Islamic banks defy market challenges in 2017

Islamic banks made big gains in financing growth and profitability in 2017 while keeping their operating costs and cost of risks under control. Dubai Islamic Bank (DIB), reported a net profit Dh4.5 billion for 2017, up 11% compared to 2016. Total income increased to Dh10.19 billion, up 18% compared to Dh8.63 billion for 2016. Net revenue for 2017 amounted to Dh7.68 billion, an increase of 14% compared with Dh6.76 billion in 2016. DIB Managing Director, Abdullah Al Hamli, says the UAE continues to be one of the leading Islamic finance markets, with assets now reaching around $150 billion, a 7% growth this year. Emirates Islamic reported a net profit of Dh702 million, up 565% compared to 2016. Decline in operating costs and impairments boosted net profits last year. Sharjah Islamic Bank (SIB) reported a full-year 2017 net profit of Dh477.7 million compared with Dh462.9 million in 2016.

IDB, WB eye $1.9 trillion Islamic finance market

The Islamic Development Bank (IDB) and the World Bank are to use the Islamic finance market for infrastructure development projects through public-private partnerships (PPP). The IDB recently organized a forum in Washington in partnership with the World Bank on this subject. The World Bank suggested that the Islamic financial market has reached $1.9 trillion over the past six decades. IDB spokesperson Dr. Abdul-Hakim Elwaer said the aim of the forum was to create awareness about the potential for infrastructure development through PPP. This falls in line with the new development orientations of IDB member countries. For example, Saudi Arabia is targeting to increase the private sector’s contribution to the GDP from 40 to 65%. The Kingdom aims to achieve this through increasing the use of PPPs and through the privatization of government entities.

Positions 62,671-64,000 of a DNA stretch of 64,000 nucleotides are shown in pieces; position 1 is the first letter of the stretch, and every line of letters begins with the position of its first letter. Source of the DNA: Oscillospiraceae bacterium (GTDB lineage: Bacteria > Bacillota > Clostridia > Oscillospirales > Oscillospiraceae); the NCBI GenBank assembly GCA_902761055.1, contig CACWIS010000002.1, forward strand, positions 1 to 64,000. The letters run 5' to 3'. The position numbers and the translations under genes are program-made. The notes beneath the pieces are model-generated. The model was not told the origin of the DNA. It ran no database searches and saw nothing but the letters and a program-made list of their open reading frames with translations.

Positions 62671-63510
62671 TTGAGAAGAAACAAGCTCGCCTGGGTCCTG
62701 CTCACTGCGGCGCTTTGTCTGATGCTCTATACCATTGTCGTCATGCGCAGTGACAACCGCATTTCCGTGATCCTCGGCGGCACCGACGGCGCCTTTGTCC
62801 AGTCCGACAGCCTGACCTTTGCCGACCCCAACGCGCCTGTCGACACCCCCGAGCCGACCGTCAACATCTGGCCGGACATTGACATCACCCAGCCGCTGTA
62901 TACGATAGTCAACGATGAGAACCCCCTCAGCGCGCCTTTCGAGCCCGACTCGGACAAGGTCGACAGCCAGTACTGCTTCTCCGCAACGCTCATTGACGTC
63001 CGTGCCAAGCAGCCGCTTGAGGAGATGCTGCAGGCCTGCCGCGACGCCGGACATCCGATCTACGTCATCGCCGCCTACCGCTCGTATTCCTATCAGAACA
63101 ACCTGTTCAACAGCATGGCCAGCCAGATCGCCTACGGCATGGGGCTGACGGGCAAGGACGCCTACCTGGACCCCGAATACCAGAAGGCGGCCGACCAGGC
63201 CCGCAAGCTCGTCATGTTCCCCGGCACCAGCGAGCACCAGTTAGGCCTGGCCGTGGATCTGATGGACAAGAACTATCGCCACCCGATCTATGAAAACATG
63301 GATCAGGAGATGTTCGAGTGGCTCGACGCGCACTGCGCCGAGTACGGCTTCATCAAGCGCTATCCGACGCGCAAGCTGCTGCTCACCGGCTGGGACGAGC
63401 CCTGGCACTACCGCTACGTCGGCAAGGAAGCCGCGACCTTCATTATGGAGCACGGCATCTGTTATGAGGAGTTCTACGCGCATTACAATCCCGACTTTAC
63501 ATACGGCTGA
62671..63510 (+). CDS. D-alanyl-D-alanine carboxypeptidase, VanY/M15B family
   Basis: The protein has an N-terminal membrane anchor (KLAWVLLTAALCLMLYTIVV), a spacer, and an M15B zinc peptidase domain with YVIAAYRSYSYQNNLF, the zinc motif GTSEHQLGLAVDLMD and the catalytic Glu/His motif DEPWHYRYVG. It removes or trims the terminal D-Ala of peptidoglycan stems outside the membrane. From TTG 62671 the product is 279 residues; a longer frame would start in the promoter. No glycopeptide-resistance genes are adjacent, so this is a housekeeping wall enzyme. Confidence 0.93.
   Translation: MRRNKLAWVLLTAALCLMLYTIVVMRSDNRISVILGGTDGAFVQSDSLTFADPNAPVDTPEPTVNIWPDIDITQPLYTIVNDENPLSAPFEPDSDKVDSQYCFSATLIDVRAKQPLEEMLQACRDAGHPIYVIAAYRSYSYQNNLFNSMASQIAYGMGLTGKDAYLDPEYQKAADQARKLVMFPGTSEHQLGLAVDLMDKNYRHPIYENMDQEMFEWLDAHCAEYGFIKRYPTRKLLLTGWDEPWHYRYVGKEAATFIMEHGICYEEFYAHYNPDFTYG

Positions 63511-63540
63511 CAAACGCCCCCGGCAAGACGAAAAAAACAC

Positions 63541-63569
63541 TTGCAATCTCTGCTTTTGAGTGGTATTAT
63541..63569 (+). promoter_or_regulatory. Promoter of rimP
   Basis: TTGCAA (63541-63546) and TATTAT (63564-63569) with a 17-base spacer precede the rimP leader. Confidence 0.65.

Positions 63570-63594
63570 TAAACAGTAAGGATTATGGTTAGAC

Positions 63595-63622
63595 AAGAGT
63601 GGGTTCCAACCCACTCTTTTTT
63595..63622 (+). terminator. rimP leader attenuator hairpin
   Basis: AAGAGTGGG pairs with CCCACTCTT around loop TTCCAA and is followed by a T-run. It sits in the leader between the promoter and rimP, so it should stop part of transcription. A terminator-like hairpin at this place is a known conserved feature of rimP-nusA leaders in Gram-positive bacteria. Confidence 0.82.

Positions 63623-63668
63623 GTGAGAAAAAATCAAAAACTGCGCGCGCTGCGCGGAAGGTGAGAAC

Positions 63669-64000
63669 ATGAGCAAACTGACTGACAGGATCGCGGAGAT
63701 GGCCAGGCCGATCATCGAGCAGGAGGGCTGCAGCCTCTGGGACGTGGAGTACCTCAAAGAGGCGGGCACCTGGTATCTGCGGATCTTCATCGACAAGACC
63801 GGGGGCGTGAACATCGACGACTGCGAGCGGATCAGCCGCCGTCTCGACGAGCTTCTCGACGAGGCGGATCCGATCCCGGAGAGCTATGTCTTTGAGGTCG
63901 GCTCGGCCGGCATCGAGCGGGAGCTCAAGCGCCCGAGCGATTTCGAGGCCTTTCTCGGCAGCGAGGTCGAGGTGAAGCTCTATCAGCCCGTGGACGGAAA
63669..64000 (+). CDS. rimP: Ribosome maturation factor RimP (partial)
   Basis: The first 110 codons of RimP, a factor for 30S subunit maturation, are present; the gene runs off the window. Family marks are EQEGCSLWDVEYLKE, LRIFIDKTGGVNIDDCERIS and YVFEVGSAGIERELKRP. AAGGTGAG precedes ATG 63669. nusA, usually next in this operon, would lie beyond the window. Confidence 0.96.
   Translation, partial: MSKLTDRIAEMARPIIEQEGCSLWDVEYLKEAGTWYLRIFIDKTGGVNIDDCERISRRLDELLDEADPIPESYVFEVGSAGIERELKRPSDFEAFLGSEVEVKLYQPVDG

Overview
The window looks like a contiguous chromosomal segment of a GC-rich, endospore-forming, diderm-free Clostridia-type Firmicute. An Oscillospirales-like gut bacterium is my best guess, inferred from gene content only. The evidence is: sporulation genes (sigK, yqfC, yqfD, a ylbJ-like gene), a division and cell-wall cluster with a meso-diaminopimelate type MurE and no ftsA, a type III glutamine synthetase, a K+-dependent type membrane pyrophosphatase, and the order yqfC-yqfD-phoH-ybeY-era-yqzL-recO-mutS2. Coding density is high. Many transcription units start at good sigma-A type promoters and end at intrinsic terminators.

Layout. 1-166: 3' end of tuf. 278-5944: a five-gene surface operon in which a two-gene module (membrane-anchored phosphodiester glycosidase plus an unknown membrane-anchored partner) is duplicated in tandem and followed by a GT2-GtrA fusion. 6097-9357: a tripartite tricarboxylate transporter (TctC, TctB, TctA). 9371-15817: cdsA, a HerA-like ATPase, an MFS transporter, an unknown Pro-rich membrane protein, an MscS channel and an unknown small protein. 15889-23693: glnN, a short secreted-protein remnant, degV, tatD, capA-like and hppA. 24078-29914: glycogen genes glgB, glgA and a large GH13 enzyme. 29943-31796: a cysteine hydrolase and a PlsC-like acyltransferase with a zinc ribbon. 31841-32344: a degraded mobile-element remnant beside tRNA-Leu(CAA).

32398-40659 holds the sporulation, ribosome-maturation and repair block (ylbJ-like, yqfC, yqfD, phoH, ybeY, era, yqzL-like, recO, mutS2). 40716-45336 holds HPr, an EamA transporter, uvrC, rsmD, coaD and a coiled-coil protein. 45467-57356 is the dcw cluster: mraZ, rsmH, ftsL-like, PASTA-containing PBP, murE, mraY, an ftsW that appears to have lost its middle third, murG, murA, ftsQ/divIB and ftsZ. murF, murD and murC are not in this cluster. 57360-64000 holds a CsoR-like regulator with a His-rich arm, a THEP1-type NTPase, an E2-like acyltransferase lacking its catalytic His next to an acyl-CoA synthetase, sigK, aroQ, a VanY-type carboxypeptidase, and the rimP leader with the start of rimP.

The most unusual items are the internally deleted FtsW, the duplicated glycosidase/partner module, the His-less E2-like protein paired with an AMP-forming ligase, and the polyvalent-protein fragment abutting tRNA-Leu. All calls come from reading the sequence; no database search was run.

Emirates picking eight banks to arrange US$1b #sukuk: sources

Emirates airlines has mandated eight banks to manage a sukuk sale to raise about US$1 billion. Mandated banks include HSBC, Standard Chartered, Citigroup, BNP Paribas, Emirates NBD, Dubai Islamic Bank, Abu Dhabi Islamic Bank and Noor Bank. Emirates will join a list of regional issuers seeking funding before expected increases in US interest rates push up borrowing costs. Emirates typically raises financing each year from a combination of commercial loans, operating leases and export credit agency backed facilities. It last sold a bond in 2015, when it raised US$913 million from a 10-year sukuk to pay for four Airbus A380-800s. Emirates signed a deal last week for 36 additional Airbus SE A380 aircraft, handling the aircraft manufacturer the first orders for the model in more than two years.

Indonesia hires for dollar #sukuk, could include Green tranche

The Republic of Indonesia has appointed banks for a US dollar sukuk offering that could include the first offshore Green bond from an Asian sovereign. Abu Dhabi Islamic Bank, CIMB, Citigroup, Dubai Islamic Bank and HSBC are joint bookrunners. The sukuk maturities are expected to be of 5 and 10 years, and the issuer may also consider the possibility of a longer dated tranche. Poland was the first sovereign to issue Green bonds, in a euro-denominated transaction in 2016. In Asia, Hong Kong has also expressed interest in issuing Green bonds. Indonesia last issued dollar bonds in December, when it completed a $4 billion transaction split across three tenors.

Al Madina #Takaful names new CEO

#Oman's Al Madina Takaful announced the appointment of Usama Al Barwani as chief executive officer (CEO). Al Barwani was the acting CEO. He was one of the key people involved in transforming the company from a traditional insurance company into Oman’s first takaful insurance company. With a strong track-record of success, the company was recently awarded the Best Arab Company in the insurance category and he was also the recipient of the Best Arabian 100 CEO Award. Al Barwani has a degree in Strategic Management and Leadership ED (CMI) and has a Post Graduate Diploma in HRM in Information System Management and Education (CABA, Canada).